He passes it to Rodrik. They watch as he turns the pearls over in his hand, feeling the smoothness of the pearls. He puts them to his teeth to test.

“Aye. Farmed pearls,” Rodrik looks up, quietly amazed. “What a time to be alive.”

“Do you believe that farming the creatures of the sea, like these bivalves, will be accepted by other Ironmen more than farming the land?”

Rodrik rubbed his chin. He could see how these Florents have been cleverly accommodating to the beliefs of the Ironborn. He also knew that they didn’t have to be; like King Robert, they could have washed their hands and left after the slaughter, left the Iron Islands to starve for another year or longer without fit men to bring back coin and goods from trading voyages and with fishing boats sorely short handed.

“It can be argued. Aye, I can certainly argue about the bounty of the Drowned God and how we’d be fools to ignore such gifts from the sea.”

“Excellent,” Alekyne grinned. “We can certainly assist in sending over craftsmen we trained in working with shells to you so that you can immediately begin training carvers for all the islands. As you have lost men… We would advise that the steady hands of women from sewing be encouraged to learn how to work the shells also.”


“Now we may consider further inland-”

“Lord Tywin Lannister!” a guard announced.

“Well, he certainly hauled ass,” Erren muttered to himself, while Ser Colin shushed him.

Everybody stood to greet Lord Tywin as he walked into the room.

“Lord Tywin,” Robert grinned. “Had good hunting?”

“As well as can be expected,” Lord Tywin replied, taking the seat that Robert indicated for him. “You did not wait.”

Everybody took their seats, except for Robert. Robert smiled benignly, taking the brunt of Tywin’s displeasure over not holding up proceedings to wait for him. It was his prerogative as King to make it so and absolutely nobody was going to get him on his back foot over it.

“We figured out that Balon Greyjoy was a greedy cunt,” Robert ticked off his fingers. “Lord Harlaw has confirmed that piracy is practiced because the Ironmen are a desperate, starving folk, though some are also greedy cunts themselves. I’ll ignore the greedy cunts for the nonce and think on the desperate folk. These islands are bare; no good for farming. No meat or game enough to feed people. For the greater peace of the realm, the Florents have suggested and Lord Harlaw has agreed, that other sources of food and a new industry to produce valuable goods for trade be started and adopted by order of Lord Harlaw.”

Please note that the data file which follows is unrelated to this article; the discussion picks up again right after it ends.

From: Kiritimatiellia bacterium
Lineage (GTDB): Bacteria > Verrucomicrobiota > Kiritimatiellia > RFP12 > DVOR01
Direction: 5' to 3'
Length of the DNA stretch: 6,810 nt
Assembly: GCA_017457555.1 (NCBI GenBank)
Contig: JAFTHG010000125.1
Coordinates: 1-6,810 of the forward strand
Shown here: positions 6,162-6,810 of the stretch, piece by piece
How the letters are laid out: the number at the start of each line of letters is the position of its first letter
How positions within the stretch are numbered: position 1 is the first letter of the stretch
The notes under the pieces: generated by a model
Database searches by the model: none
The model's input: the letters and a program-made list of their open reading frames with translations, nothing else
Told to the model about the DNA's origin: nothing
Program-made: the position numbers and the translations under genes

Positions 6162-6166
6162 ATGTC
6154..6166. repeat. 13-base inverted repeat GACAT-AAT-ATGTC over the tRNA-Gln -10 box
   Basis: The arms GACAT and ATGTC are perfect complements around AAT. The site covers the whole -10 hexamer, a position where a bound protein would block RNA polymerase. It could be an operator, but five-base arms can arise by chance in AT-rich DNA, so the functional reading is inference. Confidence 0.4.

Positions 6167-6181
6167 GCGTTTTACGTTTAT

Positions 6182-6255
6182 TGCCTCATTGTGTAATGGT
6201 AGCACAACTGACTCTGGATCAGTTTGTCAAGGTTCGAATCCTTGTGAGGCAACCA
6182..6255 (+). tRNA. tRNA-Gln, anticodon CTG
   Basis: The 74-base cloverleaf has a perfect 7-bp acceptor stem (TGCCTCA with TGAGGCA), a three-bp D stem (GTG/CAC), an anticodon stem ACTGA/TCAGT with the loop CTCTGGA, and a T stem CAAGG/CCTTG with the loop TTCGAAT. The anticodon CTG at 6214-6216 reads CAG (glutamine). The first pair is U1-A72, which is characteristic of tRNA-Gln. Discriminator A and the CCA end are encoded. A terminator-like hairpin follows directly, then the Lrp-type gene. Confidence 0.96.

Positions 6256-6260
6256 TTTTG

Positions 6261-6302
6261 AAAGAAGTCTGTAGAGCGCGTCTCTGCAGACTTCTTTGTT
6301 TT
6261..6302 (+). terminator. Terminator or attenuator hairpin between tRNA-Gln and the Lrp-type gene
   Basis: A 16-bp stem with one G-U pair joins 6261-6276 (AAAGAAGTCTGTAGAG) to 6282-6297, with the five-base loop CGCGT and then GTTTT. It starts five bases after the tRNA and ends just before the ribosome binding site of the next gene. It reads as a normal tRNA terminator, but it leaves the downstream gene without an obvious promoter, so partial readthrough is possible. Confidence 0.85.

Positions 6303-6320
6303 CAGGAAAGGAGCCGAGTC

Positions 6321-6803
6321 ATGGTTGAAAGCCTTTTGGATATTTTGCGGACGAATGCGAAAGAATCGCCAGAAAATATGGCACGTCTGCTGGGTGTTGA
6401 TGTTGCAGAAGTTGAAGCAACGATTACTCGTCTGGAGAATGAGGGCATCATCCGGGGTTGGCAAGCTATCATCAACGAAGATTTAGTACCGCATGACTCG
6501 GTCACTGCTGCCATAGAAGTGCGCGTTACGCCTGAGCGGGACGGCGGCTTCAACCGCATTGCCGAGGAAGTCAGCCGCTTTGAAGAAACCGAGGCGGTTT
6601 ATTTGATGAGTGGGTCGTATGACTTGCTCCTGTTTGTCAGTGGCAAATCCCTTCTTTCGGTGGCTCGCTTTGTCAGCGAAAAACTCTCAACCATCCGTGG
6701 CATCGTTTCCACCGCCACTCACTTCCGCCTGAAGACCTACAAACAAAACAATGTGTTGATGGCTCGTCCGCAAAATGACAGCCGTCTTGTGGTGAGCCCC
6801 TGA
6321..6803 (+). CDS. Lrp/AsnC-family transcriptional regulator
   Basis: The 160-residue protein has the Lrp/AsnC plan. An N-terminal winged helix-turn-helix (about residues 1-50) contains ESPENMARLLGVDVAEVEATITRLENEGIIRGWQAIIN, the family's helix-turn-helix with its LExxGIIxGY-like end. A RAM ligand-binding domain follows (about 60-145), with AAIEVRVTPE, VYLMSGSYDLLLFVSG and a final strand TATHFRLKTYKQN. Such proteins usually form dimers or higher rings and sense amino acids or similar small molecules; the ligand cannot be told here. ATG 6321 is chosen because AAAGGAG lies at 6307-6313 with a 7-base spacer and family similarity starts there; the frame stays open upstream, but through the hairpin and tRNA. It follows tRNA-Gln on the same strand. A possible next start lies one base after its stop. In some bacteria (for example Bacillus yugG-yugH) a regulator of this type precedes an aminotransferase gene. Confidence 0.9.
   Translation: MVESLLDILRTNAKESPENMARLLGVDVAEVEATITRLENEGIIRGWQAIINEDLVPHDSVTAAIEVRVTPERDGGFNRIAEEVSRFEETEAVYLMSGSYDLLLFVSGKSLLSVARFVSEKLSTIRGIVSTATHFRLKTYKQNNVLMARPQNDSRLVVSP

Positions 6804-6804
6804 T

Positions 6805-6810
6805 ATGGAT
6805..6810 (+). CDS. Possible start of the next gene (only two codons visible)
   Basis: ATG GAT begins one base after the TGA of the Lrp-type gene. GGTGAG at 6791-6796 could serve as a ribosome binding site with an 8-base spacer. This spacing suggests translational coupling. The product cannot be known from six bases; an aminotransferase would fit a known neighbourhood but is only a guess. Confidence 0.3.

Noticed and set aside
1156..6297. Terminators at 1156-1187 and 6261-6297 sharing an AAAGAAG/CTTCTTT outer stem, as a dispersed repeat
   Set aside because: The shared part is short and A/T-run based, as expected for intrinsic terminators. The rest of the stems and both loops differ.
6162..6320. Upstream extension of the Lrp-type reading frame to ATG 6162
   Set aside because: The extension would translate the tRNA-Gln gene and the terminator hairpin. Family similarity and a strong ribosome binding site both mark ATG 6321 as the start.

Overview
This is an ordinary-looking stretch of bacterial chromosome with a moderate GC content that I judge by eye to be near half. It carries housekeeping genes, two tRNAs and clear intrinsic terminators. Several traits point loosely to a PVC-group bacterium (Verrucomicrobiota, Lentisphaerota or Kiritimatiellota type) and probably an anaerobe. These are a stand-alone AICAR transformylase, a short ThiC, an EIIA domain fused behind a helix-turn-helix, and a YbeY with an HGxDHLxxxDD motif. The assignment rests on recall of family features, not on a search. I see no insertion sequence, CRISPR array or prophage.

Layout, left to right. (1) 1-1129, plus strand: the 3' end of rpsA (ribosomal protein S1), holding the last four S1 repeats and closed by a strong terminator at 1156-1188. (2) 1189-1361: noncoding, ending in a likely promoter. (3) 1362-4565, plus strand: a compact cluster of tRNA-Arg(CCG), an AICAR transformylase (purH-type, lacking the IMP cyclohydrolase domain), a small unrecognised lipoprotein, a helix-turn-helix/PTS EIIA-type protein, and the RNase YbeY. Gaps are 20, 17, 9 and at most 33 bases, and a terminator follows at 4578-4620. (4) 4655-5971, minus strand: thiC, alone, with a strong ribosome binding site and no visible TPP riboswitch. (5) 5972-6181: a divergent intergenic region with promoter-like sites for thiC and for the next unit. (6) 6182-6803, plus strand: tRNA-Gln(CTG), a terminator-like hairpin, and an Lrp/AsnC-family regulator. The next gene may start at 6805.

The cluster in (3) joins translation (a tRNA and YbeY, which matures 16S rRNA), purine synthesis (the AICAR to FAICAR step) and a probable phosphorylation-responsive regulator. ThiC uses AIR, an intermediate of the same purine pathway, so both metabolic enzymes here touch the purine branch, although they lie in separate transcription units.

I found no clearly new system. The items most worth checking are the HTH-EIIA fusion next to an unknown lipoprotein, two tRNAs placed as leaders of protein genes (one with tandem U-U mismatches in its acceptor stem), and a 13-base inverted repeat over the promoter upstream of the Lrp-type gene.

“I do not recall agreeing to issuing an order nor that I could be obeyed. I said I may make arguments to the other lords,” Rodrik objected.

“I get ahead of myself,” Robert held up his hands, chuckling. “I have been advised that you, Lord Harlaw, as good-brother to the late Lord Balon Greyjoy, and a reasonable man who isn’t a greedy cunt, should be regent to your nephew Theon Greyjoy, heir to the Lord Paramountcy of the Iron Islands. Do you accept?”

“Aye,” Rodrik bowed his head. “I take on this responsibility and duty.”

“There,” Robert clapped Rodrik on the shoulder before continuing his circuit of the room. “We’ve caught up to what Lord Tywin has missed. Alekyne, go on.”

“We were about to discuss the state of the iron mines. Lord Harlaw, the practice of keeping thralls must end. In order to get thralls, they must be stolen from their lands. That must stop. Same thing with the taking of Salt Wives. Is that not reasonable?”

“I had not expected any demand otherwise,” Rodrik replied. “Will an order be made to return those who wish to the mainland?”

“We order it so,” Robert said as he walked past.

“That will cause unrest,” Rodrik warned.

“Which is why a rotating presence of the Royal Marines will be garrisoned at the Iron Islands,” Stannis said. “To maintain order and the King’s peace. Lands on key islands will be confiscated and placed directly under the Crown’s jurisdiction and governance for forts, barracks, and supply depots.”

Rodrik knew that the Iron Island lords will especially resent this, but they had made their decision to rebel, and this was the beginning of the price to be paid for their folly, so he nodded.